Patricia: Scrambled eggs with cream and spring onions -- sounds yummy. I would imagine the texture is nicer cooked your way -- is that the case? And yes, my snow day was full of activities but what a difference when I get to pick what to do rather than work to an imposed deadline. So it felt lazy even while I was being busy.

  4. I made Tapioca the other day. It turned out great but I was remembering Dad lamenting that you just couldn't find good Tapioca anymore. No wonder!!It's alot of work. I also can't eat homemade soup without thinking about friday lunches with Grandma,Grandpa crunching his crackers in the soup and Grandma saying "Ulrich!"

  5. Wow! There are obviously some genes unshared between we sisters -- nothing that I remember about tapioca would make me want to try making it again -- could never stop thinking of the similarity to frog eggs. The only time I tried it since childhood was when Meg and I decided to check out the Bubble Tea and I remembered immediately why I disliked tapioca -- distrust is maybe a better word.
    And ah, yes, poor old Ulrich, with his name always being made into a scolding word. I think about him salting his porridge and adding flaxseeds to it.

  6. Yes, they are nice and creamy, I put them on toast. Tapioca - ugh, we used to get that at school dinners. Another school dessert was pink (!) custard with ice cream. Patricia

  7. A blinding blast of my own past, looking up at the Magic Chef stove at my parent's house, seeing the white Corningware with the blue cornflower, hearing the simmer, hoping it was the creamed spinach that would eventually make it to the table with bacon crumbles and egg slices on top...

  8. Over the summer, I was peeling a kolhrabi, and I was irked because didn't have a proper paring knife. Immediately, I thought of my maternal grandfather, his small garden (yielding very tasty kolhrabi) and how he would peel and slice me bits to eat as we sat outside. So simple, and so wonderful.

  9. dana: I wonder how many kids anticipate creamed spinach with pleasure -- someone at your house must have been a good cook!
    gina: lovely memory -- savouring the simple, no cooking required.

  10. Hi Frances -- While I read this I am waiting for the cheesy beer bread to finish cooking in the oven and there is a big pot of vegetable soup (a great melange of vegetables nicely flavoured with lots of garlic, basil and red wine) simmering on the stove. But how well I remember the days of canned soup -- our favourite was Campbell's bean 'n bacon -- and the CorningWare casseroles that featured cream of mushroom soup mixed with canned vegetables and chicken or ham and, yes, the potato chip toppings. I also made miniature meatloaves in cupcake tins and topped them with marmalade,and surrounded them with mashed potatoes, but that was for very special occasions.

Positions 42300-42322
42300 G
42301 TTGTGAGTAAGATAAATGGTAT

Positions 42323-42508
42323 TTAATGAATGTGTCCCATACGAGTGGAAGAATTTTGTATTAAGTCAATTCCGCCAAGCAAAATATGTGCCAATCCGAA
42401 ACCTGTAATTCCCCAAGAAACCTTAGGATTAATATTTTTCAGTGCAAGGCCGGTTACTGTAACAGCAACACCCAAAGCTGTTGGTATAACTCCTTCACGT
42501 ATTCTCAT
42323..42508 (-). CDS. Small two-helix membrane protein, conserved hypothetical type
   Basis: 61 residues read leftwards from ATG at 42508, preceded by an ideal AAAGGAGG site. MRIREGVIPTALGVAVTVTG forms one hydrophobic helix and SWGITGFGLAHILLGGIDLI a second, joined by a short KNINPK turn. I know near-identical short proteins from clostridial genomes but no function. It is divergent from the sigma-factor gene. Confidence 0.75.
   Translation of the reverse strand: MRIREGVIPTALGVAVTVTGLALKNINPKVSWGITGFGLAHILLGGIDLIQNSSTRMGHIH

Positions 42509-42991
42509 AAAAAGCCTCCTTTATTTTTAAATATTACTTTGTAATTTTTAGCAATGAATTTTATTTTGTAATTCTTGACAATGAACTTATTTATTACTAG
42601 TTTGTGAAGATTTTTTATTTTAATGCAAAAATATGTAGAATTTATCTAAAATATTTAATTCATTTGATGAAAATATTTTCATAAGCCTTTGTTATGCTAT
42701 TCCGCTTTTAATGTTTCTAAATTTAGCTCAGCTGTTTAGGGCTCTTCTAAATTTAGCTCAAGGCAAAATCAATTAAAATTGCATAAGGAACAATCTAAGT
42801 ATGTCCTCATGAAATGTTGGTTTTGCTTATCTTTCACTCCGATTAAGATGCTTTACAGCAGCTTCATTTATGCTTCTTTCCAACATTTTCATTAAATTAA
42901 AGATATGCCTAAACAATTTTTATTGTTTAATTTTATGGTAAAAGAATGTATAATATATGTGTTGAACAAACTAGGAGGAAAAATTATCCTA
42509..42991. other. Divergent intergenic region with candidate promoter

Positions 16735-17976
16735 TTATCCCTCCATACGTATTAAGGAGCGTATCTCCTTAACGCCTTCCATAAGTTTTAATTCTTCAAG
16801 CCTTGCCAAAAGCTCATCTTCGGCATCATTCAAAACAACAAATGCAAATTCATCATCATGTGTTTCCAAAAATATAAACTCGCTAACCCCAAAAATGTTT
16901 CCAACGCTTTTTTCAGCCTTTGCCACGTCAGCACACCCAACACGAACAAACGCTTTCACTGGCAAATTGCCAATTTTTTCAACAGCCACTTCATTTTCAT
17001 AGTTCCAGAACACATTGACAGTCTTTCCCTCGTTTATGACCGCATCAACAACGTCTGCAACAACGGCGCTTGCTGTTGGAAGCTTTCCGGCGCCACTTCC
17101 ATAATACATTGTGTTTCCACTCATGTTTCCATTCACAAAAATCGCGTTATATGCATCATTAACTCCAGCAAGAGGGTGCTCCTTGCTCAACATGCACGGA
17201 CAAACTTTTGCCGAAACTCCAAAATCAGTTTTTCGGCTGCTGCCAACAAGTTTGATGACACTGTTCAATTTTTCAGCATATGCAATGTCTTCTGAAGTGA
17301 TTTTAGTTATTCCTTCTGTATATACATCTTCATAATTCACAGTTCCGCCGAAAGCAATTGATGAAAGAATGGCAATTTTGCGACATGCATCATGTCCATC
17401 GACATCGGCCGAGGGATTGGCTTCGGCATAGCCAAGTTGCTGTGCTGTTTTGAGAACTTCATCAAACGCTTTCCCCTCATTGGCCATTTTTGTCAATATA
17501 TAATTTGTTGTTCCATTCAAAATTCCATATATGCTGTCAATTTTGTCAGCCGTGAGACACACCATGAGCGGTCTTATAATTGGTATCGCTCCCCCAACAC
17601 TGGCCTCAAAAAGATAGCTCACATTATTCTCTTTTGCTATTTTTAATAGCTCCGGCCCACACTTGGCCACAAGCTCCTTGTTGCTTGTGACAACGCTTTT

Hard to believe the meals we made in those days. On the other hand, food was just not a big focus of our attention back then. What did we do with our time? Maybe we read more?

    Nice nostalgic post. And I also like your transition to the golden pears. Lovely!

  11. I have some of my grandparents' cutlery- nothing fancy, just their everyday things. Sometimes when I use them, I am transported back to my Grandma's Sunday dinners. Barbequed chicken, carrot salad, apple salad, corn on the cob, and homemade lattice-topped blackberry pies for dessert. The produce was all from my Grandpa's garden, and my Grandma would pick buckets of blackberries to freeze and make pies with all year long. Delicious.

    I wish I'd kept some of their '70s plastic bowls in red, orange and mustard. Her kitchen was a repository of retro kitchenward.

  12. Carol: Yes, who have thought we'd become nostalgic for canned soup now that we're all slow food enthusiasts. Have to say, when I'm sick, there's nothing to touch Lipton's Chicken Noodle.
    Miss Ripley: Thanks for sharing this memory and refreshing my own -- Ah! Grandma's Sunday dinners! And 70s plastics, no other colours quite like them. (btw, I checked out your blog and you've made a very nice beginning -- your Endpaper Mitts are brilliant)

  13. My mother had an orange/red Le Creuset roasting pot in which she used to make beef stroganoff.

    A few years ago, I stumbled across some recipes for "Dutch oven" and thought of that pot, but was shocked to discover what the current day prices are. I still have that oval roasting pot on my wish list.